Tuesday marks the 27th anniversary of the Oklahoma City bombing, the violent attack on the Alfred P. Murrah Federal Building that killed 168 people and injured 680 others. The domestic terror attack was carried about by two white supremacist, anti-government, right-wing extremists in the Michigan Militia.
As the nation reeled in horror at the specter of homegrown and deadly political terrorism, one teenager in Missouri decided to step up to defend the terrorists: 15-year-old Josh Hawley, who would go on to become a U.S. senator who is using his vaunted position to achieve the aims of those terrorists from the inside. Hawley wanted to explain the terrorists, and to defend the mindset of the militia movement that led the two men, Timothy McVeigh and Terry Nichols, to murder.
“Many of the people populating these movements are not radical, right-wing, pro-assault weapons freaks as they were originally stereotyped,” Hawley wrote. “Dismissed by the media and treated with disdain by their elected leaders, these citizens come together and form groups that often draw more media fire as anti-government hate gatherings.”
He described these militia members as “Feeling alienated from their government and the rest of society.” That alienation, he said, leads them to “become disenchanted and slip into talks of ‘conspiracy theories’ about how the federal government is out to get them.” And by the way, he continued, the Los Angeles police detective whose racism was exposed during the OJ Simpson trial, Mark Fuhrman, should not be called a racist. “In this politically correct society, derogatory labels such as ‘racist’ are widely misused, and our ability to have open debate is eroding,” he wrote.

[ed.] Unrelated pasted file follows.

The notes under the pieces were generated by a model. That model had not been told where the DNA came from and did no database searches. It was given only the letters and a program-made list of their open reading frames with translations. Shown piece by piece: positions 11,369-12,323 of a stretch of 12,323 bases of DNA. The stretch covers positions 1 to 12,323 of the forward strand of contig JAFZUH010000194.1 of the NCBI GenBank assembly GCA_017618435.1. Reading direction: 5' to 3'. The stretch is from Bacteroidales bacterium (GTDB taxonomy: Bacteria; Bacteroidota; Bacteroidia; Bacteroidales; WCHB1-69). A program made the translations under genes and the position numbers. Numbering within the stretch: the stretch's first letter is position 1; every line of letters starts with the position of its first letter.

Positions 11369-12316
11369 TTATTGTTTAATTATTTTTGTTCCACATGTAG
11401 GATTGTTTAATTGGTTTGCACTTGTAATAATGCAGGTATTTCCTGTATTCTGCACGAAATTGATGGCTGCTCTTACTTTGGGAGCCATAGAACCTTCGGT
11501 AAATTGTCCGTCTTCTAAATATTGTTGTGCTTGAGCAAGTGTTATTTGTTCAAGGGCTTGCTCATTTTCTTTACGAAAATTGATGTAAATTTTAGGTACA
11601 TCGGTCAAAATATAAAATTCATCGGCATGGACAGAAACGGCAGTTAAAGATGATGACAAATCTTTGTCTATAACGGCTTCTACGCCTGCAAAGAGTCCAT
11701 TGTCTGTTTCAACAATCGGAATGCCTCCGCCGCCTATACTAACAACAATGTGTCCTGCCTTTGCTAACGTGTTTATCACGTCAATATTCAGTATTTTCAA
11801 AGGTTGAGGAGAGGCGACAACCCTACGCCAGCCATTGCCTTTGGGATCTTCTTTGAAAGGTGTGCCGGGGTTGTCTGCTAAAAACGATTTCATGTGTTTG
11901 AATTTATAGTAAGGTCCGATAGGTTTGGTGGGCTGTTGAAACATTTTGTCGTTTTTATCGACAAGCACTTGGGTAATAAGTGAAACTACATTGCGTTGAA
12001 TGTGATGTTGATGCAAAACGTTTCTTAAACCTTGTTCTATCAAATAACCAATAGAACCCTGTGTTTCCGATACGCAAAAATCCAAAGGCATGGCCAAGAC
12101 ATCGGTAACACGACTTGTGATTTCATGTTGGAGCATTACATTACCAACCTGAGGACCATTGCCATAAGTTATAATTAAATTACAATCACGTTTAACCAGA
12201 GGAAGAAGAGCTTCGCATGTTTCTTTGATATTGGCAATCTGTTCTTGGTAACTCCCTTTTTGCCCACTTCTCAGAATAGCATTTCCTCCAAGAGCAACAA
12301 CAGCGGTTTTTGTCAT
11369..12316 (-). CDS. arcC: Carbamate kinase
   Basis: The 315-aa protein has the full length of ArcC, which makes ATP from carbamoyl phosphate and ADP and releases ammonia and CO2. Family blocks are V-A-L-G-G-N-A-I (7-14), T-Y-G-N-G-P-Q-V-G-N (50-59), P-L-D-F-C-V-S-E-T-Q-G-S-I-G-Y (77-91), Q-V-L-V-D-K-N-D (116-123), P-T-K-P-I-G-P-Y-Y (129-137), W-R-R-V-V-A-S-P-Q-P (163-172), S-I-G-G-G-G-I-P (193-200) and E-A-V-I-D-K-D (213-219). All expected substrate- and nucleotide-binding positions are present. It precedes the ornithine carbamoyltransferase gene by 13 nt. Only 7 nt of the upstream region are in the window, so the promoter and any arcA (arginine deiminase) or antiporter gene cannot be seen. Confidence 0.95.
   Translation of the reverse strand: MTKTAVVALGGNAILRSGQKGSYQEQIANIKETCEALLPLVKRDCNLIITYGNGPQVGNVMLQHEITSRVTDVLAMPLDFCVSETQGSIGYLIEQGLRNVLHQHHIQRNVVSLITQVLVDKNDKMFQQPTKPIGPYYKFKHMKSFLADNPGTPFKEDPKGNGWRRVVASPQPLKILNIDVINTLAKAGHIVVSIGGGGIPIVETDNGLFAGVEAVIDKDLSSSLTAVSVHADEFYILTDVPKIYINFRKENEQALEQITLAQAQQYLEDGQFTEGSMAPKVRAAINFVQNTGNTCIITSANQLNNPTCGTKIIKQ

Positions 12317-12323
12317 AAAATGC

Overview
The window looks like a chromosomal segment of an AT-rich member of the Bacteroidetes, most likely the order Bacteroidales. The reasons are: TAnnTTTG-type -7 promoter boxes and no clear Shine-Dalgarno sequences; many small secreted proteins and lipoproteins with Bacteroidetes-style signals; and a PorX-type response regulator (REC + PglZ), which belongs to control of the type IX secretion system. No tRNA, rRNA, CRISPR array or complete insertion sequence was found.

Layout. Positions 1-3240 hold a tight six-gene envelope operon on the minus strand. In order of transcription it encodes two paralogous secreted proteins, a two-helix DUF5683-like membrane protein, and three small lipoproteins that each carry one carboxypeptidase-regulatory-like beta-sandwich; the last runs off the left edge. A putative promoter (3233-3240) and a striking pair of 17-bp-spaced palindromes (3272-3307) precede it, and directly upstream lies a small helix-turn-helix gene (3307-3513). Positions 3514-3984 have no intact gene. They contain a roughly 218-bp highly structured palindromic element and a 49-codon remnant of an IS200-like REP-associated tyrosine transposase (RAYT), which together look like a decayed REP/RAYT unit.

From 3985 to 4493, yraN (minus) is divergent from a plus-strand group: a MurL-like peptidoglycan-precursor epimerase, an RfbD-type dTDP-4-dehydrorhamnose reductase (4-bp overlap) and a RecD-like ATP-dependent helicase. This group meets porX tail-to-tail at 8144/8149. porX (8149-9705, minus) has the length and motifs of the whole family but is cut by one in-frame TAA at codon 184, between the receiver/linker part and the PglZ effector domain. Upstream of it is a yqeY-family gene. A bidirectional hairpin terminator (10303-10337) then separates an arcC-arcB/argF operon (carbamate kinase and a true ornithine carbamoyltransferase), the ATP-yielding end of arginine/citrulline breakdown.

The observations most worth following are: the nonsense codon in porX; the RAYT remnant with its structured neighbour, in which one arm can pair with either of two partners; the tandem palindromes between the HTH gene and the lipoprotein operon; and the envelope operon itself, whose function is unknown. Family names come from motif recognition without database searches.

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Seems like 15-year-old Josh Hawley has a lot in common with Sen. Josh Hawley, the man who raised his fist in solidarity with the terrorists who swarmed the U.S. Capitol on Jan. 6, 2021, leading to the deaths of five people.
That same day, Jan. 6, Hawley went on to vote to throw out Pennsylvania’s election results. He was one of the eight Republican senators attempting to subvert the voters and the Constitution. Seven Democratic senators called for an ethics probe of both Hawley and Sen. Ted Cruz over their apparent enthusiasm for the insurrection.
Hawley responded to that with yet another column, this one claiming he was the victim of cancel culture for what he called “representing the views of my constituents and leading a democratic debate on the floor of the Senate.” He insisted he was defending the “basic principles that join all Americans together—the right to speak freely, to debate openly, and to address our differences graciously without fear of being silenced or punished for dissenting views.”
A little over a year later, the same Hawley who seemed to imply that the violent attack on the Capitol was somehow addressing differences “graciously” is still pandering to the extreme conspiracy theorists. Hawley twisted Judge Ketanji Brown Jackson’s experience as a judge and member of the Sentencing Commission to imply that she was somehow a protector of pedophiles, that she was somehow complicit in the sexual abuse of children.
That’s another conspiracy theory that nearly resulted in mass bloodshed when a North Carolina man shot up Comet Ping Pong restaurant in northwest Washington in December 2016 because he was convinced that the restaurant was a hub of child sex slavery. Edgar Maddison Welch is one of those “alienated from society” people Hawley empathized with as a teen. He, by some miracle, didn’t harm anyone when he fired three shots inside the restaurant, surrendering after he found no evidence that children were being held at or trafficked from the pizzeria. He was sentenced to 36 months of probation by Jackson, the same judge Hawley has tried to smear. Coincidence?
It’s all enough to make you wonder how many white hoods Josh Hawley keeps hidden way in his closet.